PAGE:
Farewell Dr Freddie Hickling, psychiatrist to the people


Farewell Dr Freddie Hickling, psychiatrist to the people

Sunday, May 10, 2020

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THE COVID-19 pandemic has dramatically raised the level of mental stress — high even in normal times — because of the trauma of death, illness, confinement in lockdown, and economic deprivation.

Just when we needed him the most, renowned professor of psychiatry Frederick Hickling has died. The nation has lost a commanding presence and the sage healing advice of the popular psychiatrist.

In a career spanning 50 years, Professor Hickling helped to establish a community psychiatric service and pioneered cultural therapy in Jamaica. He is likely to be best remembered for the fresh approaches he introduced while serving as consultant psychiatrist at Bellevue Hospital from 1973-1983.

Undaunted by controversy, Dr Hickling taught the Bellevue staff not to fear the inmates and was a strong believer in the mentally ill remaining at home with family while undergoing therapy. He urged Jamaicans to “own our madness…if we are to develop as an independent and free people”, a thought he expounded on in the best known of his six books, Owning Our Madness.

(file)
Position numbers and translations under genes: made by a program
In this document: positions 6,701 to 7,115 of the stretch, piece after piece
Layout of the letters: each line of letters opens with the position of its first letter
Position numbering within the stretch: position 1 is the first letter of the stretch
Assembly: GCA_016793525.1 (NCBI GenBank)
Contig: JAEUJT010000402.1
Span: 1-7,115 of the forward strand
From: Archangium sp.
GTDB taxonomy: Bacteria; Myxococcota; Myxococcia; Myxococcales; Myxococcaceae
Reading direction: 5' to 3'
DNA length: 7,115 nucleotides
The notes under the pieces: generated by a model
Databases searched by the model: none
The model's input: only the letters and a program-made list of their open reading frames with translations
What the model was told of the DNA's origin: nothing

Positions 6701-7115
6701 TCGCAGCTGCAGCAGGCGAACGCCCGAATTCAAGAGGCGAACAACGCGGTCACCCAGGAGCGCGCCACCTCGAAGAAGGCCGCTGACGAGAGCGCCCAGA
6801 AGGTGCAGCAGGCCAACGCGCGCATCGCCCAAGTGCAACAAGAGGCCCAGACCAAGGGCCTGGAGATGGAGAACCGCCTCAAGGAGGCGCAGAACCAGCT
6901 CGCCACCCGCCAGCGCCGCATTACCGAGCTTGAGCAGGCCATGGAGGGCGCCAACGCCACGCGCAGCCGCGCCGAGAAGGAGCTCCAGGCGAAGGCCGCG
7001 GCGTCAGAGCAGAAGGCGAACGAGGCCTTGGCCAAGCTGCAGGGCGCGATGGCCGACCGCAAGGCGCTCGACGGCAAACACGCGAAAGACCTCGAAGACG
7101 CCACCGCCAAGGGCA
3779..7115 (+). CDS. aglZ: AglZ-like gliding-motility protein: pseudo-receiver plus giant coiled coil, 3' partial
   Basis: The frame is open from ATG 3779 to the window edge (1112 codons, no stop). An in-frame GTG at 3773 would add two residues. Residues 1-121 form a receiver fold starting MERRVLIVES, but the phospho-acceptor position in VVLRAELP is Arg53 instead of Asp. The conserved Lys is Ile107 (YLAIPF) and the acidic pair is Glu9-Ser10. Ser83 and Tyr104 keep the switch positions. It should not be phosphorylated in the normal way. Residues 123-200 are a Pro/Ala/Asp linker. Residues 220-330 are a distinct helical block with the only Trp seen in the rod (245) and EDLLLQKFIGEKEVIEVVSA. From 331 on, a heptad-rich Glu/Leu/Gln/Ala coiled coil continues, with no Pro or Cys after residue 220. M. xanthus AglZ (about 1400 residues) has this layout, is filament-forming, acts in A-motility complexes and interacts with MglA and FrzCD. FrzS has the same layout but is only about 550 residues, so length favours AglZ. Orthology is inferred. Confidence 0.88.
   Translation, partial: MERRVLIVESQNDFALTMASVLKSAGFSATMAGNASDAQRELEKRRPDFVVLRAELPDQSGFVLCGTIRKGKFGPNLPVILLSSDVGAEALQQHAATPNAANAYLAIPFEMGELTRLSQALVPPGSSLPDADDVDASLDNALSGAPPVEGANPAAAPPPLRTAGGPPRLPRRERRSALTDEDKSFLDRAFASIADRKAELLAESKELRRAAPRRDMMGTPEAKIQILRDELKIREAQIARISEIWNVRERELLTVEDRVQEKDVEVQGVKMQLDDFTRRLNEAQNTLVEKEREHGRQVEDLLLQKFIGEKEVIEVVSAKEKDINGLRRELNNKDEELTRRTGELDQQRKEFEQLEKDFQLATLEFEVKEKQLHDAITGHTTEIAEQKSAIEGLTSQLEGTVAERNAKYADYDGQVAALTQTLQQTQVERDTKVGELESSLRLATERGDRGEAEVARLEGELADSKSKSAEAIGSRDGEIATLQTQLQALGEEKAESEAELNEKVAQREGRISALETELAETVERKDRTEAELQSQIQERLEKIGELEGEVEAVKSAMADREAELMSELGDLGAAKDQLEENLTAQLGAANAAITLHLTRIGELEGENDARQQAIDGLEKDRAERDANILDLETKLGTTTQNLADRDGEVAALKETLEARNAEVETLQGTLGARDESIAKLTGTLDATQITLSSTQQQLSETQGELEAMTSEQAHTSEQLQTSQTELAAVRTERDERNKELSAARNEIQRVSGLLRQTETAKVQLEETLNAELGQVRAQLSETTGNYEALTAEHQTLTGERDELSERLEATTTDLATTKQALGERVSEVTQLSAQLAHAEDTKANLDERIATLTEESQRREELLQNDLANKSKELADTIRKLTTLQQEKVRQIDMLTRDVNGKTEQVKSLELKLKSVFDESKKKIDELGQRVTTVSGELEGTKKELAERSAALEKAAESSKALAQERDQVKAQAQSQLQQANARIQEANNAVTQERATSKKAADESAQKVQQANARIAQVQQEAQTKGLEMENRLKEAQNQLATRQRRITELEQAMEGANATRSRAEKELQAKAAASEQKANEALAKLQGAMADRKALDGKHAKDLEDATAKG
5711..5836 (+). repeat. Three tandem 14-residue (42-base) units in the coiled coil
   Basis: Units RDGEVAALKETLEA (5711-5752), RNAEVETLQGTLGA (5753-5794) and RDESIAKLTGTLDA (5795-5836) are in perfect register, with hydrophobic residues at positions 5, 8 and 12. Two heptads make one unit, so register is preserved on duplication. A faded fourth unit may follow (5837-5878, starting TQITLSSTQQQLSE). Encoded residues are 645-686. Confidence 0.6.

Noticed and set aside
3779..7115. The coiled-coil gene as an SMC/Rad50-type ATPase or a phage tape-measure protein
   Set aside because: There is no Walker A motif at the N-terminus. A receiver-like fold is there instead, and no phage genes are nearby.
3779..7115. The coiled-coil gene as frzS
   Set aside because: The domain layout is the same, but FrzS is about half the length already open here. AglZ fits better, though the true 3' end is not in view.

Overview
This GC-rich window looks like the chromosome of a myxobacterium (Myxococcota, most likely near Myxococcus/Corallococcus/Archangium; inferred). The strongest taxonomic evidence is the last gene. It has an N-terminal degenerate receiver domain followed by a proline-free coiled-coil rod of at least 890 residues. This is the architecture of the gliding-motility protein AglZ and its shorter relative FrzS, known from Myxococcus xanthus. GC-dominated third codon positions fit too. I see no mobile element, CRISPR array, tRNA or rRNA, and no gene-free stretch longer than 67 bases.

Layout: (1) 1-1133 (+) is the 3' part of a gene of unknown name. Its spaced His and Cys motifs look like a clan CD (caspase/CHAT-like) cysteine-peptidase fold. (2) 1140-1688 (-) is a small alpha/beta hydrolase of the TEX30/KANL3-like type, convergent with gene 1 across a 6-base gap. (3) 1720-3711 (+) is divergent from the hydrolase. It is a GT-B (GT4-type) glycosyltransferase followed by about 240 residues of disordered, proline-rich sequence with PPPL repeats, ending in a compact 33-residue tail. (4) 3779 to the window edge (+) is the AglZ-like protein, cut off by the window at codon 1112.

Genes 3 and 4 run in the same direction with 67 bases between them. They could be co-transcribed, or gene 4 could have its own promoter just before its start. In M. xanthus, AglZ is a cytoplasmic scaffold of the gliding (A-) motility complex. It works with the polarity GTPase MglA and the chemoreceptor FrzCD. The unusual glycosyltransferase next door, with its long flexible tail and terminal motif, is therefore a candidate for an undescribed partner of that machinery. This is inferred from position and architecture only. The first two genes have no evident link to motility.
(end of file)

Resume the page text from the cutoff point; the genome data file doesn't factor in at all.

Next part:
Facing reality in post-colonial Jamaica (2016). Educated at Wolmer's Boys' School, Dr Hickling studied medicine at The University of the West Indies (UWI), Mona and received postgraduate training in psychiatry at the University of Edinburgh.

He served as head of psychiatry at UWI, Mona from 2000 to 2006 before being appointed professor, and did a stint as executive director of the UWI's Caribbean Institute of Mental Health and Substance Abuse.

His influence was felt beyond the region, for example, in the development of policy on African Caribbean mental health in the United Kingdom.

His research on schizophrenia, personality disorder, community psychiatry, psychotherapy, political psychology and cultural therapy has been published in more than 100 articles in scholarly journals and book chapters in peer-reviewed journals and books.

He was elected a distinguished fellow of the American Psychiatric Association in 2008; a fellow of the Royal College of Psychiatrists UK in 2011; and presented with the Black Psychiatrists of America Andrea Delgado Award for Excellence in November 2010.

In August 2012 he was awarded the Order of Distinction (Commander Class) by the Government of Jamaica

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